Drive carefully; planting season means more farm equipment on the roads
May 10, 2012
WEST POINT—It’s part of the job: Raising food on a farm sometimes entails moving tractors and other equipment on the road.
“During the planting season, it would be daily,” said Hunter Richardson, a King and Queen County soybean, corn, wheat, timber and beef producer. “At least once a day you’re going to be moving something somewhere on the highway.”
As routine as that can become, it takes some awareness and caution for both equipment operators and other drivers. That goes for the late-summer and fall harvest season as well.
“The best thing motorists can do is be alert—because if you see a tractor or other piece of farm equipment ahead of you, chances are good it’s not traveling as fast as you are,” said Jimmy Maass, safety manager for Virginia Farm Bureau.
They typically travel no faster than 25 mph. “Fifteen to 20 is about the standard,” Richardson said.
As with other vehicles that go no faster than 25 mph, farm equipment is required by state law to display a triangular slow-moving vehicle emblem to warn drivers coming up behind the equipment.
It’s equally important to slow down for oncoming farm equipment, because it sometimes is wider than one travel lane.
“The equipment is wide and travels about one-quarter as fast as other vehicles on roads with limited space,” Richardson said. Sometimes an operator must drive partly on the right shoulder of the road but navigate around roadside mailboxes.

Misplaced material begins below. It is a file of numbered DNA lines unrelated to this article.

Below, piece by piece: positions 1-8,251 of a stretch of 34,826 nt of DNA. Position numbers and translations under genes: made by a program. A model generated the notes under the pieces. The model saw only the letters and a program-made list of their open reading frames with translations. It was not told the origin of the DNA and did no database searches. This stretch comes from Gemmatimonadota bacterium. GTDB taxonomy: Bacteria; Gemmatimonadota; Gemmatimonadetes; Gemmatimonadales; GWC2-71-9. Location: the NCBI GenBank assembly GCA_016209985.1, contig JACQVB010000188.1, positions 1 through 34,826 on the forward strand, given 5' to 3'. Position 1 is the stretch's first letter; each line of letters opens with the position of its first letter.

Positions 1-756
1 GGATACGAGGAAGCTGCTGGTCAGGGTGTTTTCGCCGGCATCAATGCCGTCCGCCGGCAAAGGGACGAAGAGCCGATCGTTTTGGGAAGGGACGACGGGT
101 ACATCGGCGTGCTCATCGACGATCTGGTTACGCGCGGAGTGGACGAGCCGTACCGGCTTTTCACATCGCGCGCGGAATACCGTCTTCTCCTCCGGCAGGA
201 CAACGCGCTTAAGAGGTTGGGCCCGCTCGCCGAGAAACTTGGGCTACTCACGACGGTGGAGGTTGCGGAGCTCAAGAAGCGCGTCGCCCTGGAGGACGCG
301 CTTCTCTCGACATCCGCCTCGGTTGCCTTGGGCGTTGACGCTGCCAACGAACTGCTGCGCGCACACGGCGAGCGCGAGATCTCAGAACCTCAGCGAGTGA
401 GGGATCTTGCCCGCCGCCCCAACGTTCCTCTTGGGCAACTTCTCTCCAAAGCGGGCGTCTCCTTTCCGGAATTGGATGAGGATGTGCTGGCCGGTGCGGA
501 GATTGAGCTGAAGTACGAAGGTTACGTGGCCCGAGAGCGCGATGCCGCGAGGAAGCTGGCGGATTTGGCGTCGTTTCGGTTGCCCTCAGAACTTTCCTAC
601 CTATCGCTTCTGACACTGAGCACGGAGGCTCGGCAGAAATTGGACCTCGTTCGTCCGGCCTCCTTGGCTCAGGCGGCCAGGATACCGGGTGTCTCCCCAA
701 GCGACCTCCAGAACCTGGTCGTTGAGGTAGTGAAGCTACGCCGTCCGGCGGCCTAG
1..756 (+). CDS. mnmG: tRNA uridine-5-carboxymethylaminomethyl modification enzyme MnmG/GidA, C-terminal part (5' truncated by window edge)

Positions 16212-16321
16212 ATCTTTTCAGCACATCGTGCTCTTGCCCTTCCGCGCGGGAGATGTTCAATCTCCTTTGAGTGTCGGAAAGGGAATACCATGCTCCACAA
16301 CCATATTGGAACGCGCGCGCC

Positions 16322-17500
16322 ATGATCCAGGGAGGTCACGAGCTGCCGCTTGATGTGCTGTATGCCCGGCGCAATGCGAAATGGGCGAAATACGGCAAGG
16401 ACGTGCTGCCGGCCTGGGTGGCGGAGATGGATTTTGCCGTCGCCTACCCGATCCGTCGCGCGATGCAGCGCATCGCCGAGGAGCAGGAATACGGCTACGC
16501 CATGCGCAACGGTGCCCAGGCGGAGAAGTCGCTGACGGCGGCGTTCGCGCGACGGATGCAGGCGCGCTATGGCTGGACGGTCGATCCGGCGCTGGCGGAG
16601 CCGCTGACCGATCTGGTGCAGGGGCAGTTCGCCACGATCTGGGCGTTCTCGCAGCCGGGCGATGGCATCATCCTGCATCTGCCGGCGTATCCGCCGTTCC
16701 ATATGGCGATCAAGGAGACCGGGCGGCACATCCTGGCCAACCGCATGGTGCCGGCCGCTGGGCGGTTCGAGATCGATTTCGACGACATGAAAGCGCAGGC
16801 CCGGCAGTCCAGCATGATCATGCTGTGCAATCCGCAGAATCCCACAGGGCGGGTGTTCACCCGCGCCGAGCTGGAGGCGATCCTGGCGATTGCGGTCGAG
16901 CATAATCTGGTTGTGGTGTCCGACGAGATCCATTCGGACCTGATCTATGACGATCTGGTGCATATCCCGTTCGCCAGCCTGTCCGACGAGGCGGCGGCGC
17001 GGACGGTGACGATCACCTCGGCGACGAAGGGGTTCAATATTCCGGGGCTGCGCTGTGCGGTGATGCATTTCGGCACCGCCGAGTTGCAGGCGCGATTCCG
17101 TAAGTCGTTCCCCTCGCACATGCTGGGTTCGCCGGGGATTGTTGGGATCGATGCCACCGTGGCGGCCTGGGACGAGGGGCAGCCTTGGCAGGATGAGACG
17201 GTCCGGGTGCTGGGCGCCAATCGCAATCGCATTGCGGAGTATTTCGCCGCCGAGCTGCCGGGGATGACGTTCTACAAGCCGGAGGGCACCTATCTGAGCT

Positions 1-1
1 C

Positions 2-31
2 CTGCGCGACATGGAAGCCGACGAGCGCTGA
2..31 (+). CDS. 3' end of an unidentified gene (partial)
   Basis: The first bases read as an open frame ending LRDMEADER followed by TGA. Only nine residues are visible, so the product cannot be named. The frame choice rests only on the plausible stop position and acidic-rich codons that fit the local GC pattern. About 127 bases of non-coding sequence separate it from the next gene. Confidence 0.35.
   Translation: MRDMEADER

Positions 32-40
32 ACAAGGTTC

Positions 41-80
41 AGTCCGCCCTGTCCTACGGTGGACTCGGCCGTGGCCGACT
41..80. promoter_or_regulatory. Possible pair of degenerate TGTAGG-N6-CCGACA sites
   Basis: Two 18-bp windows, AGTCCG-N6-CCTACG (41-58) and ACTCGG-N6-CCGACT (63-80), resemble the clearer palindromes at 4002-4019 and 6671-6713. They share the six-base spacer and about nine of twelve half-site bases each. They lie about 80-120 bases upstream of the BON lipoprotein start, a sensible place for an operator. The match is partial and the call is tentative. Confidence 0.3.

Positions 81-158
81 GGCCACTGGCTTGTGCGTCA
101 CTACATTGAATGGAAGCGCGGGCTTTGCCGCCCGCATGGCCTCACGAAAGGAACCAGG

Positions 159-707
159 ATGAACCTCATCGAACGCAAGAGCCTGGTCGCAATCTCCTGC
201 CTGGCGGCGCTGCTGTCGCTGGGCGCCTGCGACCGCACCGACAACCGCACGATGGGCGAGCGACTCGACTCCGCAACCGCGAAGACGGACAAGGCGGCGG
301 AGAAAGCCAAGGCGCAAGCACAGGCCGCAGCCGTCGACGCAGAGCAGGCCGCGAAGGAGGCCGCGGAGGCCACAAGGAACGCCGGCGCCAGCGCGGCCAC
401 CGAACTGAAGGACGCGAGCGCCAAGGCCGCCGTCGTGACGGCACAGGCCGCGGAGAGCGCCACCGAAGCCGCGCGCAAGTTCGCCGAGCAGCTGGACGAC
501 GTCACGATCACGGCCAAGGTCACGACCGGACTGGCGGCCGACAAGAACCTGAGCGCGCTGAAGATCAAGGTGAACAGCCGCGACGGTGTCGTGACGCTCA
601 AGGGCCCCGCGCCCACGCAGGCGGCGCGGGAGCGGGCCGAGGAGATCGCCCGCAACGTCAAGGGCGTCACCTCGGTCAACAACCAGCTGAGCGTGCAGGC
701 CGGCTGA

“You’re trying to be mindful of the mailboxes and alert to traffic coming toward you from both directions, and it’s a lot to watch out for.”
In addition, farm equipment takes longer to stop, some equipment requires the driver to swing wide to make a turn, and not all pieces have turn signals. In short, don’t follow too closely. Many farmers use the same three hand signals that bicyclists use to indicate when they are braking or turning. And most will pull over when it is safe to let traffic pass them.
“If you do decide to pass farm machinery, use extreme caution,” Maass said. “If the farm equipment is being followed by an escort vehicle, don’t pass that vehicle and get between it and the equipment. Escort vehicles should be treated as part of the equipment.”
Contact Maass at 804-290-1379 or Pam Wiley, VFBF communications, at 804-290-1128.